Finally! After three long years of classes I was entering my senior year of college. I was excited to only have a few classes left to complete my degree in Psychology and Social Behavior. However, for some reason I couldn’t fully enjoy my new “senior” status. Suddenly I felt overwhelmed by the fact that I had no idea what I was going to do after I graduated. I had spent most of my life as a student so I always knew what to expect. Finish one grade…move on to the next. Graduate from high school…go on to college. For the first time I was faced with making a major life decision and I wasn’t sure what to do.
I started to look for various jobs online. I just couldn’t imagine going to work day after day just to get a paycheck. I had to do something that felt meaningful…that made a difference in someone’s life. I began to reflect on what I liked to do and what I felt passionate about. I thought, “I guess I like kids. Maybe I should do something with kids”. If I was really honest with myself though, I cared about children’s wellbeing but I didn’t really like working with them. I was at a loss.
It just happened that I had the opportunity to enroll in a Social Work class the next semester. I looked over the course description and it seemed like an easy “A” so I signed up. Each week in that course something started to click. The more I learned about what social work was and what social workers did I started thinking “this sounds like me”. The values and ethics felt like my own. The focus on fighting for the underdog was refreshing and the explicit mention of topics like discrimination, oppression, and marginalization spoke to my heart.
Sometime around the middle of the semester two recruiters from Masters Social Work programs came to pitch their programs to the class. “A Master’s degree?” I thought. I’d never considered going to graduate school. No one in my family had ever gone and I wasn’t quite sure I could be the first. Was I smart enough? Could I afford it? What would my friends and family think? After all only 9.5% of Americans pursue graduate degrees, and even fewer African Americans (less than 7%). Yet, I felt like God was speaking to me through this Social Work class but I couldn’t be sure. I prayed and asked God to make it clear if social work was what He wanted me to do. I picked a couple of graduate programs, put my applications together, and left it in His hands. I prayed “Lord, let your will be done” and trusted that if He wanted me to go, He’d get me in, and help me get through it.
My answer came around March. I was in! I would be pursuing a Master’s degree in Social Work. I was excited, anxious, and terrified all at once. It would be the most challenging (and expensive) thing I’d ever done. I was confident that this is what God was calling me to do.
My entry into the field of social work was unlike anything I could have imagined. I found myself taking classes about substance abuse, mental illness, and racism. I was absorbing the values of service, social justice, dignity and worth of the person, human relationships, integrity, and competence. I loved it!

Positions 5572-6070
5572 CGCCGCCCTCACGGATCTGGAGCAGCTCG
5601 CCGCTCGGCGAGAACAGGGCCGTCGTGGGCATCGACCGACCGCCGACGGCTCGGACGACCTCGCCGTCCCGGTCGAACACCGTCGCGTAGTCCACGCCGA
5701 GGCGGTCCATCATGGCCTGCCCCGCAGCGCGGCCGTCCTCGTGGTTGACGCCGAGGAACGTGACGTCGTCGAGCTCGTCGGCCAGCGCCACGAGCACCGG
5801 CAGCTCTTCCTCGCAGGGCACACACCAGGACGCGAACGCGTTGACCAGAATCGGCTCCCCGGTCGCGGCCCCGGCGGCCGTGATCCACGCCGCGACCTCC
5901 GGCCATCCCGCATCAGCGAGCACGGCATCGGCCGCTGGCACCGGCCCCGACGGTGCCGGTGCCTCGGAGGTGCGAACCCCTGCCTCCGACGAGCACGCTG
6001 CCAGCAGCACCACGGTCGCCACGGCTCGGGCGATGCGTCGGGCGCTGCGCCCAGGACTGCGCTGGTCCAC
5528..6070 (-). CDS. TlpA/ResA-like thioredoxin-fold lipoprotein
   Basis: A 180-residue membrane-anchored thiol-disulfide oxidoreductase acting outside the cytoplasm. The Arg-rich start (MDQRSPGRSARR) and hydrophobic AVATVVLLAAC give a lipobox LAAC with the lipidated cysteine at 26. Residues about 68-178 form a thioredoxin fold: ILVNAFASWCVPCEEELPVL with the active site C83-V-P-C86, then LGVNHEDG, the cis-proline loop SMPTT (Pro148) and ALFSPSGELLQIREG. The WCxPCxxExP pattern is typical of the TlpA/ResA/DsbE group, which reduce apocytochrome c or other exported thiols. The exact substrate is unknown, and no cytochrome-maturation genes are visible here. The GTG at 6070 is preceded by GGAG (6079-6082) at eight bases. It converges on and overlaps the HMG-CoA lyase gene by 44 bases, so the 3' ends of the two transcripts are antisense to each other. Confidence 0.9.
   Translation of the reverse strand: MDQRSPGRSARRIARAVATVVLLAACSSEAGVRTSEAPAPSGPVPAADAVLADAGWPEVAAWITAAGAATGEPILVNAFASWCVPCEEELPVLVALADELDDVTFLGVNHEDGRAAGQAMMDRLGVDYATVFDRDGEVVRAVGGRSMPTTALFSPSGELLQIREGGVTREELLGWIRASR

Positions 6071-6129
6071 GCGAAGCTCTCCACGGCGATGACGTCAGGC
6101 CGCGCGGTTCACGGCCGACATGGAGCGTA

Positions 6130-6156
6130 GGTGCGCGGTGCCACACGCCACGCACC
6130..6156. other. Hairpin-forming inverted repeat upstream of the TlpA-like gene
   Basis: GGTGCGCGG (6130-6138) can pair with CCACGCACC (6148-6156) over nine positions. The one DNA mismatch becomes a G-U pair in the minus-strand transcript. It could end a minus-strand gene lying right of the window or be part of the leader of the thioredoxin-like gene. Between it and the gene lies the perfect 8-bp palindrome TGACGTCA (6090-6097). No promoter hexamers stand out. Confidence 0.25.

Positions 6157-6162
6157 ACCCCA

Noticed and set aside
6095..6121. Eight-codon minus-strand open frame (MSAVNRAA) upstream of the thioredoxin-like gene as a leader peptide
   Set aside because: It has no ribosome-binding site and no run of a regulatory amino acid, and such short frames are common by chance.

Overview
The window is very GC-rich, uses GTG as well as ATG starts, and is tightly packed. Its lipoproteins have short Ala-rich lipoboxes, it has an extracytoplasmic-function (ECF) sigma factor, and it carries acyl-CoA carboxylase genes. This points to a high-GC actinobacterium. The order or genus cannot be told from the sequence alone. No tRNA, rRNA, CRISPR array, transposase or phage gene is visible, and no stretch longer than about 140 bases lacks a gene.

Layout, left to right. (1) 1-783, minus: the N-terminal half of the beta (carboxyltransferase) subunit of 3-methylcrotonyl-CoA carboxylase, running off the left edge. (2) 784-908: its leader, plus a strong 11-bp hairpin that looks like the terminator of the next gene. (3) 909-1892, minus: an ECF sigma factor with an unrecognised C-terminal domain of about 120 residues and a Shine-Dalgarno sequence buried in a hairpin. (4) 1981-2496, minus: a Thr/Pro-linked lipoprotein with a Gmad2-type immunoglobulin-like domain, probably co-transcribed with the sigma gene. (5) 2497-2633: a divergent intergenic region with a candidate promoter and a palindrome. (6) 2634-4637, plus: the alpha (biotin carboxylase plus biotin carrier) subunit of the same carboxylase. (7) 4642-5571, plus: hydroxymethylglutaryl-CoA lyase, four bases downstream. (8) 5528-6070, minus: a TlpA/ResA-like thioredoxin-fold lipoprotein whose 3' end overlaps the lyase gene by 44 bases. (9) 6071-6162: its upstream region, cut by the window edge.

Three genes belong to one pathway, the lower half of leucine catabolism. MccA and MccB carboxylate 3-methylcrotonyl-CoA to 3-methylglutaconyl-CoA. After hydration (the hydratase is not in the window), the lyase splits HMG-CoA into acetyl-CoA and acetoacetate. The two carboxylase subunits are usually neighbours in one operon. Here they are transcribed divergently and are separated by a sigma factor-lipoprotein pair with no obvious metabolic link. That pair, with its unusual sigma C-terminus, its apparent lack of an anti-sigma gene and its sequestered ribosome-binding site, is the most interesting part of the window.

After about a month of interning I felt like I was home. A sense of gratitude overwhelmed me. I would have never guessed that I would be a social worker in a mental health setting. But by God’s sovereign grace and omniscience He led me right where He needed me to be…and it felt good. Over the course of the two year MSW program I would continue to be challenged and develop the necessary skills and insight to function as a professional social worker. What I didn’t know was that my journey home was just beginning.
I was assigned to an internship in an adult mental health clinic. This was definitely not my choice since I had serious fears and biases of those classified as mentally ill. In fact, most Americans believe that people with mental illnesses are dangerous although data suggests otherwise. Nevertheless, I was sure the Field Instructor must have made a mistake because I was supposed to help kids. I decided to trust the process and go where I was sent. At the clinic I learned from a great supervisor and awesome staff who helped to transform people’s lives every day. I met with clients who were a lot like me. They were average folks who had suffered a bad experience, trauma, or were just feeling depressed. I became more aware of the stigma I held about this population. I was especially touched by my African American clients who reminded me so much of my cousins, aunt, mother, and father and I wanted so badly to see them made whole.
Stay tuned for Part II….and in the meantime, leave a comment below letting us know if any of this resonated with you today! All CBU student comments are eligible for a raffle giveaway within one week of posting!
Stuart, H. (2003). Violence and mental illness: an overview. World Psychiatry, 2(2), 121.
Educational Attainment in the United States: 2018. February 2019. https://www.census.gov/data/tables/2018/demo/education-attainment/cps-detailed-tables.html
Krystal Hays, PhD, LCSW, Assistant Professor Dr. Krystal Hays has experience providing psychotherapy, and engaging in capacity building, in community mental health settings. As a social work researcher Dr. Hays focuses on reducing the burden of depression and other mental illnesses and improving mental health treatment outcomes for African Americans. Also, her research explores ways that religiosity influences mental health outcomes and suggests that increased partnerships between mental health professionals and clergy can improve mental and emotional well-being in African American communities.
CBU faculty profile link: https://calbaptist.edu/faculty-directory/profileview?id=555